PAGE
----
We looked at and considered more than twenty boats that were for sale along the West Coast, from San Diego to Seattle. We were mainly looking for great sail performance, as well as a comfortable layout down below for hosting charter guests. Also, taking into consideration – how comfortable will our mothers (who are not sailors) be when they come aboard. One boat we really fell in love with was a 1980s Wauquiez Centurion, The layout down below was amazing, and the deck was in great shape, but the ultimate deciding factor was the terrifying companionway. You had to walk or crawl over the traveler to get to the companionway from the cockpit, and then it was a 7’ ladder straight down! We saw that as a liability for having paying guests, luggage, and our moms aboard. Another contender was Halberg Rassy – gorgeous boats, incredible sailing prowess, but still, a bit out of our price range for the well-maintained listings and the galley just seems like an afterthought. We love to cook and entertain, so a spacious galley was important. Although, John and Amanda Neal have successfully run immersive sail training charters aboard their HR 46 for years (Mahina Expeditions), and they are well known for amazing meals aboard! 

Who first introduced you to sailing?
Mitch has been sailing since he was little with his Dad. His dad owned a C&C 36 and cruised around Central America in the late 1970s and 1980s. Quincey was sucked (willingly!) into the lifestyle because of Mitch. Her first real sailing experience was on the Great Salt Lake in Utah, aboard Mitch’s Beneteau First. 

What boats have you previously owned?
Mitch’s first boat was a Beneteau First 235 named Gitana that he sailed on lakes in Utah with his dad. They brought the boat out to California, and we anchored her in Half Moon Bay before selling. Next was a Fuji 32 ketch named Windrose that we kept in Berkeley, CA and lived aboard full time for almost four years. 

What are the features you like most about your boat?
This is a difficult question to narrow down to a few things, but mainly we really like her hull and rig design. She sails incredibly fast and smooth and is easily managed by two people. We really like the low center cockpit layout, it feels very comfortable and secure underway, and the added privacy of the aft stateroom is wonderful when we have guests aboard. 

What features/improvements have you added or do you plan to add?
That list is long! Over three years we have upgraded/installed – Synthetic standing rigging, replaced most running rigging,  titanium chainplates, new B&G electronics (wind instruments, transducer, Chartplotter) new Furuno radar and radar pole on the aft deck, AIS receiver, and transmitter, REMOVED the old Northern Lights 5wk generator and upgraded solar panels, replaced old refrigeration unit with energy-efficient Isotherm through-hull cooled unit, new dodger and bimini cover, new Hydrant sails (main, genoa, staysail), new VHF unit at nav desk and in the cockpit, transitioning all lights on deck and down below to LED, Mitch sewed custom hatch covers and portlight curtains, replaced both heads ….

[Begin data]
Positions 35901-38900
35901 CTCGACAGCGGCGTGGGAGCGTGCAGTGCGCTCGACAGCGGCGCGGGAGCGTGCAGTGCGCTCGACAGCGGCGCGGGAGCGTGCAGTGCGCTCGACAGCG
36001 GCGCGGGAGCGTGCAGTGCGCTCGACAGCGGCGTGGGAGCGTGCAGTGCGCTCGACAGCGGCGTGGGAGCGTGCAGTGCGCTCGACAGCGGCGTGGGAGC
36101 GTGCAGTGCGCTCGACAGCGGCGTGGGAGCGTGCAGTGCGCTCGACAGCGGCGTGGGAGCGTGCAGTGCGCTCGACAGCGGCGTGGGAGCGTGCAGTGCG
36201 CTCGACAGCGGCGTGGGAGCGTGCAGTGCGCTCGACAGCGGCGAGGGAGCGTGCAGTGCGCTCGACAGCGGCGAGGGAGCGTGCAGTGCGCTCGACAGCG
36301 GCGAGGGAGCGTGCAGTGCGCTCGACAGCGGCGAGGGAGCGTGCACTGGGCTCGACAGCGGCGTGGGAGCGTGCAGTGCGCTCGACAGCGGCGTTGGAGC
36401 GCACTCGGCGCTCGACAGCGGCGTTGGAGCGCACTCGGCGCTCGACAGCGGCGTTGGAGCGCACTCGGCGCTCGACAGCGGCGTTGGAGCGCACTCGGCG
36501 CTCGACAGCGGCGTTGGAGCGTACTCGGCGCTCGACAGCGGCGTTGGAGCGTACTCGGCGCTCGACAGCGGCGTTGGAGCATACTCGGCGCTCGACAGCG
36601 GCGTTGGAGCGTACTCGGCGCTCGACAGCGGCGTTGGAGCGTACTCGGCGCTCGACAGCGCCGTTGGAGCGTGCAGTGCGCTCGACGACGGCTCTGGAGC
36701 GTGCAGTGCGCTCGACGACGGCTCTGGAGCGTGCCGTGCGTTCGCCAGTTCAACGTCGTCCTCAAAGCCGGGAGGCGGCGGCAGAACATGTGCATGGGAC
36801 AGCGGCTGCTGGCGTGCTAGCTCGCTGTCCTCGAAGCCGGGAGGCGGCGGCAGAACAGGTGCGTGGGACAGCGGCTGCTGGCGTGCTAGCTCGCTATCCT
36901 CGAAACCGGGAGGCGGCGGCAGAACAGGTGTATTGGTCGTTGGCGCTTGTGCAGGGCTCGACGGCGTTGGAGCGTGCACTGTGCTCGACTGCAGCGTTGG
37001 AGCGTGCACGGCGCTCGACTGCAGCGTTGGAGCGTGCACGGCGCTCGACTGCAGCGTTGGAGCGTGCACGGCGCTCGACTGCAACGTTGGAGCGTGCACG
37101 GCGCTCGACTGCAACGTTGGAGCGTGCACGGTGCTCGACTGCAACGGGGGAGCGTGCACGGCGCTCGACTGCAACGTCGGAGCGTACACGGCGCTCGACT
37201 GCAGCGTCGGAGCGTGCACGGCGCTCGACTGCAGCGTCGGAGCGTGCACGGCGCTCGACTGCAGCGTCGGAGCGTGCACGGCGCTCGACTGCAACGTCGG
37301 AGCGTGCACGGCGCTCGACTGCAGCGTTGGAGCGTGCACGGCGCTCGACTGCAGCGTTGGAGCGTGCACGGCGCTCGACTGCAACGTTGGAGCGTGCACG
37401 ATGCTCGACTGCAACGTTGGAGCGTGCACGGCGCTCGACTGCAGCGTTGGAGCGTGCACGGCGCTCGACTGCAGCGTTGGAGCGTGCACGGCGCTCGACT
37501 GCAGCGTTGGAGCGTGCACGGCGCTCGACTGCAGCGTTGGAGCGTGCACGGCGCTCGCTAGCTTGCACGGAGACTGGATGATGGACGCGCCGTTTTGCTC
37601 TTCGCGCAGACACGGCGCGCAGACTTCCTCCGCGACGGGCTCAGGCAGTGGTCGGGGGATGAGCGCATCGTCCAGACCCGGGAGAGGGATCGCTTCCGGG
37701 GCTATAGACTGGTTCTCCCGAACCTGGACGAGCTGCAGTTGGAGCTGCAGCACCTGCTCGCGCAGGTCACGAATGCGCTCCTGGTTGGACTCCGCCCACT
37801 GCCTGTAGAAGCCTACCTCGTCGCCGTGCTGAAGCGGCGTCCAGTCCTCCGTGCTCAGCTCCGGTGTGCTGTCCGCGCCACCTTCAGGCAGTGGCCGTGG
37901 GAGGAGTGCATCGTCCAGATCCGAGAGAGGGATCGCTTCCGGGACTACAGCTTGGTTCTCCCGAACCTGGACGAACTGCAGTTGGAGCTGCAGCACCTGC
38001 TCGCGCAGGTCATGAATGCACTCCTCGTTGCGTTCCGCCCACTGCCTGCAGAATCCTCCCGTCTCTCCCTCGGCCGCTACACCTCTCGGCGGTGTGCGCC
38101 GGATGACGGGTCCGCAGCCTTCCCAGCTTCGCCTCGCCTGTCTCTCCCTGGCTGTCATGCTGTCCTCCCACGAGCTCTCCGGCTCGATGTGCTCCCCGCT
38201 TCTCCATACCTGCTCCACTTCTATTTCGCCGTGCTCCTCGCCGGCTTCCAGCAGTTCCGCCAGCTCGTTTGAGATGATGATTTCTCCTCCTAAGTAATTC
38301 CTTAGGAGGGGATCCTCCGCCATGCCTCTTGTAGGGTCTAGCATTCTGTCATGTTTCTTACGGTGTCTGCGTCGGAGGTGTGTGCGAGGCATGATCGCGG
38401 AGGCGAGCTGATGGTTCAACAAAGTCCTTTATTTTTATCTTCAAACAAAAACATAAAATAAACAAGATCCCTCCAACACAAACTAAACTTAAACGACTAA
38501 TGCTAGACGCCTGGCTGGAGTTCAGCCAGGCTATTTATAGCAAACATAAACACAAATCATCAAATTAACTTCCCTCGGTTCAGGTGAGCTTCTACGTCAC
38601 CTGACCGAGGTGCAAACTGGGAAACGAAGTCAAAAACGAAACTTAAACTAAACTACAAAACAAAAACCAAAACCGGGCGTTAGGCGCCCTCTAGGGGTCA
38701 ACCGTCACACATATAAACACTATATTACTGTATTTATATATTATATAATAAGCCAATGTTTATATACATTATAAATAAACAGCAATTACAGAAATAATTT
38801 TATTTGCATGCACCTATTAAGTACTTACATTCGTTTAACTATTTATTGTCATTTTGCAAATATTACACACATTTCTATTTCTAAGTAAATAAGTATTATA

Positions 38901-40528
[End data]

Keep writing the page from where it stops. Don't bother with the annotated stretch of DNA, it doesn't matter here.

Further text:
Next up – we are slowly replacing the freshwater plumping (as most of it is 30 years old!), and will be doing a complete overhaul of the deck trim varnish. Also, the salon cushions need an overhaul, that’s an exciting sewing project! We have done too many things to list in the scope of this article!

How do you typically use your boat over the summer, and where do you go?
We have recently relocated to Ventura, California. We plan to spend our summer cruising the Channel Islands when we have the time off work. Quincey has never been to Catalina, we plan to spend a couple of weeks there.

Do you belong to a yacht club or other boating organizations (and what’s your homeport)?
We were members of Berkeley Yacht Club when we lived in the Bay Area. Currently, part of an online international organization called Young Cruisers Association.

Quincey and Mitch are both from Park City, Utah, and we decided to make that Esprit’s homeport, too, although she will probably never go there. 

What is the biggest challenge you have in servicing your boat?
Keeping up with the varnished teak on deck. We will be stripping that all soon and reapplying a new product, AwlWood. Mitch has had success with this on clients’ boats, and it looks gorgeous and has proven to be really durable and long-lasting. Detaining in general is tough, it’s a lot of boats to maintain! She looked beautiful the day we bought her and we are trying to keep her that way. 

Do you have any advice for those looking to buy a Kelly Peterson like yours?
Join this online forum https://groups.io/g/petersoncuttter. There is a ton of great info on that site and daily conversations about the KP44, F46, and KP46. Also, feel free to reach out to us if someone has questions.

What’s the story behind the boat’s name?
Esprit has been her name from the beginning, we saw no reason to change it. We like it, although a surprising amount of people mispronounce it (pronounced “es-pree”, not “eh-sprit”). It means literally “spirit” or “soul”, and “the quality of being lively, vivacious, or witty”. She is indeed vivacious while sailing! 

Click the gallery below for more photos and information about Esprit!